Essentially, this was carrying forward an earlier such proposal made on July 08, 1993 to introduce a new family of Indian bank notes of Rs 10, Rs 20, Rs 50, Rs 100 and Rs 500 of reduced sizes.
This old proposal (July 08, 1993) was approved at an RBI Central Board Of Directors meeting on July 15, 1993 as per a memorandum dated August 3, 1993 sent from RBI’s Central Office, Mumbai, to the Chief Officer, Department Of Currency Manager (RBI Mumbai), which was signed by the then Executive Director, A P Aiyer.
As per that proposal (of July 8, 1993), these new Indian currency notes of reduced size were to incorporate several fresh and enhanced security features in order to check counterfeiting, according to the same August 3, 1993 memorandum (quoted above).
Roy had also filed a separate RTI query on February 27, 2017, asking for documentation about photographs of Mahatma Gandhi which are not being printed on the Re 1 notes, but were being printed on all currency notes of denominations ranging from Rs 5 to Rs 2,000.
In reply to this particular query, the RBI provided resolutions of its board meetings held on July 15, 1993, July 13, 1994 and May 19, 2016.
However, these resolutions talk about design features merely for Rs 10, Rs 20, Rs 50, Rs 100 and Rs 500, all of which bear the photographs of the Father of the Nation.
None of these RBI board resolutions make any references about design features or Mahatma Gandhi photographs for denominations of Rs 1,000, Rs 2,000 and now, the latest entrant to the Indian bank notes family, the Rs 200 currency note.
Hence, Roy said that if the RBI board resolutions never even discussed design features or Mahatma Gandhi photographs to be incorporated in Rs 1,000 notes (discontinued after demonetisation), Rs 2,000 denomination notes (introduced on November 8, 2016) and the subsequent Rs 200 notes (introduced in mid-2017), it clearly indicates that no official approval was granted.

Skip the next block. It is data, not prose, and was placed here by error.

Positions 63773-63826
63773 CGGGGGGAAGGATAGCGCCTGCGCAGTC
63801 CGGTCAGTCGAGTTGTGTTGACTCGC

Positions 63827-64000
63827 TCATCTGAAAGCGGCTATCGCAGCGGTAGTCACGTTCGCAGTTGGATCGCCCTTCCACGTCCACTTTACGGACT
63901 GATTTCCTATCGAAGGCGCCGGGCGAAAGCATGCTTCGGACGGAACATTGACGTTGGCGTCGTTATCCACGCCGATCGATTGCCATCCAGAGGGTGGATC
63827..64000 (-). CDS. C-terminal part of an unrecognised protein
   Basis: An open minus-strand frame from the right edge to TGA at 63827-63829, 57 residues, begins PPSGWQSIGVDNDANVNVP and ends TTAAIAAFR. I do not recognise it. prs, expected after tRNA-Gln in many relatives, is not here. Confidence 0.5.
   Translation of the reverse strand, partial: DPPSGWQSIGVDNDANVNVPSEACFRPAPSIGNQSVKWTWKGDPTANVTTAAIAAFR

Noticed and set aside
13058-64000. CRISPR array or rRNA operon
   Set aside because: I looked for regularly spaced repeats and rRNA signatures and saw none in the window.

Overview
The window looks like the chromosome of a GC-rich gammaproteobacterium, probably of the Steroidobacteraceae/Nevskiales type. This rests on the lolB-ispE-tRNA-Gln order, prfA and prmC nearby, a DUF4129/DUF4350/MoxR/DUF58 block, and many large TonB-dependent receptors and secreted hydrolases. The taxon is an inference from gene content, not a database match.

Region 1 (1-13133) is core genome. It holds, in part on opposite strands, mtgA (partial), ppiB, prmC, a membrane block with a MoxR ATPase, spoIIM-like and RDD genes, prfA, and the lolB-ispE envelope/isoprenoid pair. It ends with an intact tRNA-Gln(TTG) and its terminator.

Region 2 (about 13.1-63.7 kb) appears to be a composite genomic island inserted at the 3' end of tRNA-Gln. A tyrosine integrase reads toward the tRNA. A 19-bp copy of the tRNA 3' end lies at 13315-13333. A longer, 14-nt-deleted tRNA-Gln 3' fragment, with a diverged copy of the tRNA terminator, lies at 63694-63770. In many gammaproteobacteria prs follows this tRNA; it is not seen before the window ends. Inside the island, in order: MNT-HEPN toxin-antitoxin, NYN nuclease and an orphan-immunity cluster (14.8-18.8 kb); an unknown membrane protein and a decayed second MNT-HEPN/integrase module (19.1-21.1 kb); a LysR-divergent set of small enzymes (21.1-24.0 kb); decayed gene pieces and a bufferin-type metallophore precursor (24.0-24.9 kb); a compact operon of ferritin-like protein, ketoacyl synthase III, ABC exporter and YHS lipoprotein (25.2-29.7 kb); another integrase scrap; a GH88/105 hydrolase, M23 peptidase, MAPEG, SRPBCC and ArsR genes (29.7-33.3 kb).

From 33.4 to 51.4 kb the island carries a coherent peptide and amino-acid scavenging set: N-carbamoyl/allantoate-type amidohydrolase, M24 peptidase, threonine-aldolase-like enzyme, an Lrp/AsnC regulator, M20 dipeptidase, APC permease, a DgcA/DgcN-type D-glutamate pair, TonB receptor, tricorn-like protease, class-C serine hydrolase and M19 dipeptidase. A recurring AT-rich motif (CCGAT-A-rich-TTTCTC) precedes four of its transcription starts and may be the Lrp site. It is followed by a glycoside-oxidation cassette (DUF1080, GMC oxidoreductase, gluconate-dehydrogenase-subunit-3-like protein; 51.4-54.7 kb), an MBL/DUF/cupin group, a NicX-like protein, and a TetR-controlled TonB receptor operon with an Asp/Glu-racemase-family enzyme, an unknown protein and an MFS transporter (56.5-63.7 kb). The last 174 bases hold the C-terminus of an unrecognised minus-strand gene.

He questioned that if no approval was granted for issuing these denominations, who authorised these denominations, their design, printing and distribution.
“If there has been no approval by the RBI Board, no supporting GR or any other known documentation in the public domain, then there is a big question mark about the legal validity and official (monetary) status of these notes — namely Rs.200 and Rs.2,000. The matter merits an independent investigation,” Roy said.
However, if such approvals do indeed exist, then the RBI and government must explain why these documents were not made available despite an RTI query or why they were not in the public domain. (IANS)
New Delhi, October 4: Though the government’s radical measure of demonetisation has disrupted the economy and has hit the real estate sector — already reeling under prolonged slowdown — it will turn out to be a blessing in disguise in the medium-to-long term.